The Council on Foreign Relations, an influential and non-partisan American think tank, estimates that the Afghan government currently controls only 60% of the country, with another 30% being contested by the Taliban and other insurgents. For those who have some familiarity with Afghanistan’s history, particularly in the wars against British and Soviet occupiers, this may seem like an accomplishment. But it is not. The British were only in the country for a few years (twice), and the Soviets for about a decade; whereas US involvement is now entering its sixteenth year.

The part which should concern analysts the most is that the gains made by the US-led coalition and successive Afghan governments are reversible. If foreign forces were to suddenly leave the country, and halt its financial contributions to the Afghan government, the latter would be unable to stop the Taliban from recapturing the country in short order. The government in Kabul remains too detached from the outer provinces. The Afghan social structure, which emphasises the importance of decision making by, and loyalty to tribal elders makes it difficult for Afghan authorities to impose their authority. The Taliban were brutal, but were effective at ensuring that their governance and reach spread throughout the country.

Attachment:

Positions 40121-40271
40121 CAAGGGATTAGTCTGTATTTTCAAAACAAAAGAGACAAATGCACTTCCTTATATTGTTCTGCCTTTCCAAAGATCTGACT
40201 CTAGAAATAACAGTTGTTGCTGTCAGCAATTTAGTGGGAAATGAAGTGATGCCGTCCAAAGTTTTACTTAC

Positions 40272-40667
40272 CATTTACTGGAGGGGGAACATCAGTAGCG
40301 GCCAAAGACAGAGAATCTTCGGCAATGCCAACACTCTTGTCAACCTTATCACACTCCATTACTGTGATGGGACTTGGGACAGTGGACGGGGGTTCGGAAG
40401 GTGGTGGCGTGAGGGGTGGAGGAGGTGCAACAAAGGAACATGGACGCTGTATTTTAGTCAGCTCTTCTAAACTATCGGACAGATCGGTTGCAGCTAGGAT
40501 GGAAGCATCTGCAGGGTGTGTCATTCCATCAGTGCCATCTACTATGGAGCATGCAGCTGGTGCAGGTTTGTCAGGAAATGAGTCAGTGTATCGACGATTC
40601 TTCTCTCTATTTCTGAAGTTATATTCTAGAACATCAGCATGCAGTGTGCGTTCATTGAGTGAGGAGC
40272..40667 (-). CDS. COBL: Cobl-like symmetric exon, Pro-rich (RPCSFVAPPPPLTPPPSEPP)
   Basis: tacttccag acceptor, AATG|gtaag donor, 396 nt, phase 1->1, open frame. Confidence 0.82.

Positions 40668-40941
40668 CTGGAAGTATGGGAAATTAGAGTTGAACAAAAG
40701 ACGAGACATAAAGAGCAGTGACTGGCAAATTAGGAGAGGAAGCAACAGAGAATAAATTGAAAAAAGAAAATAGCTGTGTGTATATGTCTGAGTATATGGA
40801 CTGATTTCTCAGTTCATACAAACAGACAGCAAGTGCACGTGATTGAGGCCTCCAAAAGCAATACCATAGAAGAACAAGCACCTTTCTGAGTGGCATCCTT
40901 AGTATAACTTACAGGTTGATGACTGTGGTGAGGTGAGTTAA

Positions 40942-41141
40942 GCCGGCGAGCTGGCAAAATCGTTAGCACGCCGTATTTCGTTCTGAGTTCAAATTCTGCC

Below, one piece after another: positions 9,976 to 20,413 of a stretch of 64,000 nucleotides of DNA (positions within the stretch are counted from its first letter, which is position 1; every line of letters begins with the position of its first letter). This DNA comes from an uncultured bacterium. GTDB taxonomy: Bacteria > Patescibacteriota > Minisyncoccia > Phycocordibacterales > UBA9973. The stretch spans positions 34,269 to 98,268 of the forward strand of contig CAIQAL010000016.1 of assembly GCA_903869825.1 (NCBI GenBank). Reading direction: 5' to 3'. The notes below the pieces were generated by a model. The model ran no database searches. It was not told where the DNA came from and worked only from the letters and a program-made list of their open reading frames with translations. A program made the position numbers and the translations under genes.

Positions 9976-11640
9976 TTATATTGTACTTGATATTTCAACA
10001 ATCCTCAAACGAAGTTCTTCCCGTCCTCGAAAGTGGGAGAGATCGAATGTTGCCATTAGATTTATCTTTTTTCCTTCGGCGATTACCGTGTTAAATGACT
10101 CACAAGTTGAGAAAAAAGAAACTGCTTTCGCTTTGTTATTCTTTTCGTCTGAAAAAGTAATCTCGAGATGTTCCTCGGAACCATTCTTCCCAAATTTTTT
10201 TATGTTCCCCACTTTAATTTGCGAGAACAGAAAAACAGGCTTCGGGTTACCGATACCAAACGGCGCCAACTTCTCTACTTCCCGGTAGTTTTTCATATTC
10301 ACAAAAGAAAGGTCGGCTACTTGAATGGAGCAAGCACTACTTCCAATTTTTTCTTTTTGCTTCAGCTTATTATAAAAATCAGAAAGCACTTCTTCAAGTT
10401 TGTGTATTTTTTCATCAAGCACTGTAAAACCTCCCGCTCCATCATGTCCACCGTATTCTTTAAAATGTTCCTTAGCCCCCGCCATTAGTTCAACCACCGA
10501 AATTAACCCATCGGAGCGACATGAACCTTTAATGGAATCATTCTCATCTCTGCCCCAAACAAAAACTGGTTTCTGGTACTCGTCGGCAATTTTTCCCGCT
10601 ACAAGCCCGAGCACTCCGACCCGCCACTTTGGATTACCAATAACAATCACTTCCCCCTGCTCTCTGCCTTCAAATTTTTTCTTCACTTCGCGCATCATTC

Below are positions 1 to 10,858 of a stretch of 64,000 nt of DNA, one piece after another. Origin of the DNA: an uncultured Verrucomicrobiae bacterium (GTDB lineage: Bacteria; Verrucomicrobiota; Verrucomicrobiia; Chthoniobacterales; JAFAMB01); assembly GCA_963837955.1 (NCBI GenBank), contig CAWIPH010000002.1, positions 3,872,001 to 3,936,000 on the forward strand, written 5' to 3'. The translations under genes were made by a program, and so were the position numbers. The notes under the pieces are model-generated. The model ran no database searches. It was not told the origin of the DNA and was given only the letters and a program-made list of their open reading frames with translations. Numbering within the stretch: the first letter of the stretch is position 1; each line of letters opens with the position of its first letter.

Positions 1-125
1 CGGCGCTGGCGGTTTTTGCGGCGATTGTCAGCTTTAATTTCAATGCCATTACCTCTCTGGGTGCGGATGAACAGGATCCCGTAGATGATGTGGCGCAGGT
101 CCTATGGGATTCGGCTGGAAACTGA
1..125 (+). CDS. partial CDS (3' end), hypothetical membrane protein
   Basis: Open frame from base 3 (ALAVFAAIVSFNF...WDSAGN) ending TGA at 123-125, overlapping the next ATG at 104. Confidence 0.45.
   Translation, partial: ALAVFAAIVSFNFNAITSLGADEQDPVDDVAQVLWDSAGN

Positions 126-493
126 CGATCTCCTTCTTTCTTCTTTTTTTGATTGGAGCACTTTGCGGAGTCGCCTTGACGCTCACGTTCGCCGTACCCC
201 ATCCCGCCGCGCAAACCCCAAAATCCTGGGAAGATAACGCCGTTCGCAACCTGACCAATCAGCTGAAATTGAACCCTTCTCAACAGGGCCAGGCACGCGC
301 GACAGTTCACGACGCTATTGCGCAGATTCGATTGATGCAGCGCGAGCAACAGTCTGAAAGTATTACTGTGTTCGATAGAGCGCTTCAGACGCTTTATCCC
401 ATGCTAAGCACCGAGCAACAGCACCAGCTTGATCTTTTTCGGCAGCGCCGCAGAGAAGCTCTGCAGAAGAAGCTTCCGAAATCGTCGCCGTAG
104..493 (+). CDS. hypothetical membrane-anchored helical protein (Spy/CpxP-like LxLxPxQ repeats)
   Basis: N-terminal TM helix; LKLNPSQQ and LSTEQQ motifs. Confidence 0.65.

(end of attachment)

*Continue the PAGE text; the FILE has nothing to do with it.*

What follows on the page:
Donald Trump faced an impossible decision: to continue fighting a war which is stagnating at best, or slowly going downhill at worst. The other option is to remove the US from Afghanistan completely, which would allow radical militants to take over the country, and potentially establishing another ‘terrorist haven’ – the removal of which was the stated intention of the US invasion of Afghanistan in 2001 in the first place. Trump’s decision to continue the war, but to implement a conditions-based strategy, hunting down terrorist and avoiding nation building is a watered-down mixture of the Bush and Obama approaches to the conflict, whether he knows it or not. Bush unsuccessfully tried to avoid nation-building, whilst Obama reduced troop numbers, began depending on drones to carry out attacks, and to focus on hunting Taliban and Al Qaeda militants, with mixed success.

In truth, Trump has little choice but to continue the war he has inherited from his predecessors just to be able to avoid being blamed for the country falling to the Taliban down the line. If the United States and its NATO allies continue to provide support (both military and financial) to the Afghan government, the Taliban will lack the capability of capturing the country.

There are no attractive options for the United States in this situation. Afghanistan is as stable now as it is likely ever going to be, unless the Taliban suddenly decide to put down their weapons and enter serious peace talks. With ISIS starting to make a name for itself in the country, and outside players such as Iran, China, Russia and India showing interest in developments in Afghanistan, the potential for more complexity in the future is considerable.

Contrary to what President Trump has said, continuing the war in Afghanistan is no longer a case of working to achieve victory, but rather, it is about prolonging a stalemate, or at worst, delaying a strategic defeat.